Iran dismisses fresh US curbs, says it can manage economy
Russia vows to help Iran counter US oil sanctions
The United States said on Friday it will temporarily allow eight “jurisdictions” to keep importing Iranian oil when US sanctions come back into force on Monday, sparing them for now from the threat of US economic penalties.
US Secretary of State Mike Pompeo said eight nations, which other officials identified as US allies such as Italy, India, Japan and South Korea, will receive temporary waivers allowing them to continue to import Iranian petroleum products for a limited period as long as they end such imports entirely.
He did not name the jurisdictions, but said the European Union as a whole, which has 28 members, would not receive one.
Turkey's Energy Minister Fatih Donmez said his country had been told it would get a waiver.
Pompeo said the sanctions are "aimed at fundamentally altering the behavior of the Islamic Republic of Iran." He has released a list of 12 demands that Iran must meet if it wants the sanctions lifted. They include ending military engagement in Syria and completely halting its ballistic missile and nuclear development.
"Maximum pressure means maximum pressure," he said.
Treasury Secretary Stephen Mnuchin said 700 more Iranian companies and people would be added to the sanctions lists under the reimposed sanctions.
Mnuchin also said Washington had made clear to the SWIFT financial messaging service that it was expected to disconnect all Iranian financial institutions that the United States plans to blacklist as of Monday. He declined to name the targeted institutions.
Mnuchin, however, defended the move to allow some Iranian banks to remain connected to SWIFT, saying that the Belgium-based firm had been warned that it will face penalties if sanctioned institutions are permitted to use it.
Pompeo and Mnuchin both said the sanctions will have exceptions for humanitarian purchases.
The restoration of sanctions is part of a wider plan by US President Donald Trump to force Iran to curb its nuclear and missile programs as well as its regional activities.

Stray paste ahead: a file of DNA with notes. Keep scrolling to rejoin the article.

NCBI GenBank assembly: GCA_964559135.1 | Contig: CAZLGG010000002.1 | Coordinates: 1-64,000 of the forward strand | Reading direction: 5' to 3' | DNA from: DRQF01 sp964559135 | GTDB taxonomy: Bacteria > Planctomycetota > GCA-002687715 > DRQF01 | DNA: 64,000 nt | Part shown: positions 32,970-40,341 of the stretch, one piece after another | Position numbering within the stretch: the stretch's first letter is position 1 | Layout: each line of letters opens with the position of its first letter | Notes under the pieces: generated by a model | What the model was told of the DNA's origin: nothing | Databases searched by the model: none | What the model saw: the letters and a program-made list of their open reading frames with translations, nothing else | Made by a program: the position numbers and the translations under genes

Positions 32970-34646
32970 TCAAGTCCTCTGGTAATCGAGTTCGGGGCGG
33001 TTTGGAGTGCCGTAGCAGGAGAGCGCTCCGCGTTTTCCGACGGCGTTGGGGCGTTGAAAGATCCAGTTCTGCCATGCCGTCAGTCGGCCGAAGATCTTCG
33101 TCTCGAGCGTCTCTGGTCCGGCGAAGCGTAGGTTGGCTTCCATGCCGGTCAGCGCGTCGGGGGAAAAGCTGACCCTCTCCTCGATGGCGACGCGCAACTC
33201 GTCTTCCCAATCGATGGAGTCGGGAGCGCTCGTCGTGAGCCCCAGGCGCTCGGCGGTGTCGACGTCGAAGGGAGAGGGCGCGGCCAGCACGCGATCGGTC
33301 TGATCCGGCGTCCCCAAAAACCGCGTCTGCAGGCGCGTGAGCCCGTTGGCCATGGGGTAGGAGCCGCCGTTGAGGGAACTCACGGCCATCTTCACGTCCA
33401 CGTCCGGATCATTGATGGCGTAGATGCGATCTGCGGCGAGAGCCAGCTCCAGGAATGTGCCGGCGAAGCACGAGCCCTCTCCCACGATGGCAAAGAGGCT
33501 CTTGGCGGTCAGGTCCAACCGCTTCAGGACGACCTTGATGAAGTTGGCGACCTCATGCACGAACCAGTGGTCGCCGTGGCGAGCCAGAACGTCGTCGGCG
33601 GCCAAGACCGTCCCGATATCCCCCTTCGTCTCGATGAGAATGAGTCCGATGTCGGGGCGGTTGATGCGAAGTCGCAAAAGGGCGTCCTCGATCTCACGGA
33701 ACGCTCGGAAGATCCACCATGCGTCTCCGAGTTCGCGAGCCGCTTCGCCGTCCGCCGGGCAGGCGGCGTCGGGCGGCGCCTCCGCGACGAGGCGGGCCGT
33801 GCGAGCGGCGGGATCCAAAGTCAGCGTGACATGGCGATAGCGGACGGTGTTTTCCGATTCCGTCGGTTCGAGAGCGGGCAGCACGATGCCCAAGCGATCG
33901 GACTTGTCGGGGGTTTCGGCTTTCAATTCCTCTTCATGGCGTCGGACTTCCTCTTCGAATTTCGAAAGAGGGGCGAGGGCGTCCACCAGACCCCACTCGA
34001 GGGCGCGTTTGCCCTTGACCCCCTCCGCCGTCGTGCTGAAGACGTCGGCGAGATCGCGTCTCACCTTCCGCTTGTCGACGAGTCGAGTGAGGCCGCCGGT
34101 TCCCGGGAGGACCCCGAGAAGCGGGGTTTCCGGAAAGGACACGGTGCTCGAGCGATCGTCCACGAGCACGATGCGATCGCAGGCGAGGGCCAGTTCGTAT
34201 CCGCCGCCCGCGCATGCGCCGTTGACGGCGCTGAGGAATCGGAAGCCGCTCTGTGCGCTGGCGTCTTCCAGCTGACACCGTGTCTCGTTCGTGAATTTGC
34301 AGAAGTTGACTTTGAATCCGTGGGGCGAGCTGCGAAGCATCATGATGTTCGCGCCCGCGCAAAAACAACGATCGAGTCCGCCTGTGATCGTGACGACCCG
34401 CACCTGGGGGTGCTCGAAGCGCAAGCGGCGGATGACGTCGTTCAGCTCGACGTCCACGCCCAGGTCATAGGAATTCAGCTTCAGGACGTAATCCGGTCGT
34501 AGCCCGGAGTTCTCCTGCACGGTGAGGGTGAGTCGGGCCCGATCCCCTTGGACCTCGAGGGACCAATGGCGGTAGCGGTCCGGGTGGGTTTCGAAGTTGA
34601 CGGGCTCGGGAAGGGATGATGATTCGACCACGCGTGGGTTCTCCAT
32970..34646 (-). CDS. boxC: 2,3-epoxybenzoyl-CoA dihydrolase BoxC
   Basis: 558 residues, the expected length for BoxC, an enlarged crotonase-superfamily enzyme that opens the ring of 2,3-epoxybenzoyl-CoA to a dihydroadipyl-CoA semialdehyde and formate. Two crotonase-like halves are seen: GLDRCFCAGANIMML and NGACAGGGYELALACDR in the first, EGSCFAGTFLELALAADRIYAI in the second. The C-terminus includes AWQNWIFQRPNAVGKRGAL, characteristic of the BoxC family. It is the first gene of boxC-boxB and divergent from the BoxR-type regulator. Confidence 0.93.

Trump set in motion the resumption of US sanctions on May 8, when he announced his withdrawal from the 2015 Iran nuclear agreement under which Tehran had agreed to curtail its nuclear program in return for relief from US economic penalties.
Iran: Sanctions will fail
Iran said it was not troubled over the reimposition of US sanctions, which target not only its oil and gas sector but also shipping, ship-building and banking industries.
"America will not be able to carry out any measure against our great and brave nation ... We have the knowledge and the capability to manage the country's economic affairs," Foreign Ministry spokesman Bahram Qassemi told national TV.
"The possibility of America being able to achieve its economic goals through these sanctions is very remote and there is certainly no possibility that it will attain its political goals through such sanctions," Qassemi said.
"The new US sanctions will mostly have psychological effects."
Russia to help Iran
Russia vowed to help Iran counter US attempts to throttle its oil sales when sanctions come into effect next week, saying it will continue trading Tehran’s crude.
Russia is looking to “continue developing” its trading of Iranian oil, which it sells to third countries under a 2014 oil-for-goods deal, regardless of the sanctions, Energy Minister Alexander Novak told the Financial Times.
“We believe we should look for mechanisms that would allow us to continue developing cooperation with our partners, with Iran,” Novak said.
The ministry said it could “definitely confirm” the trade would continue next week.
The 2014 Russia-Iran deal allows for an increase in currently-traded volumes and Iran will be looking for additional buyers if some of its regular customers turn away when the sanctions take effect.
Novak declined to comment on whether an increase in trading was likely, but said Russia would analyze the impact of the sanctions before making any decision on altering its volumes.
During a visit by Trump’s hawkish national security adviser John Bolton to Moscow last week, US officials warned their Russian counterparts against attempting to assist Tehran in ways that would allow Iran to sell oil in international markets.
Iran’s crude shipments peaked at more than 2.5m barrels per day before the sanctions were announced, but exports fell to 1.7m bpd in October, according to data from tanker tracking firm Kpler.
The 2014 deal between Russia and Iran uses a formerly dormant Soviet state enterprise, Promsyryoimport. The amount traded has been around 100,000 barrels a day of Iranian crude, according to both countries’ ministers.
In exchange, Tehran uses the revenue to pay for Russian goods and services such as power generation, railway infrastructure or agricultural products.
“It gives Iran a guaranteed resource to pay, and that allows increasing trade,” Novak said in an interview in Moscow. “We have historical trade with Iran. Iran needs our technology and services.”
Iran’s Oil Minister Bijan Namdar Zanganeh told Iranian media earlier this year transactions with Russia are done in euros. A Russian ministry official told the FT that the transactions would not involve US dollars.
Zanganeh said on Wednesday that he would “speak no word” about the country’s future oil sales and denied reports Russia was ready to increase its assistance.
Reuters and AP also contributed to this story.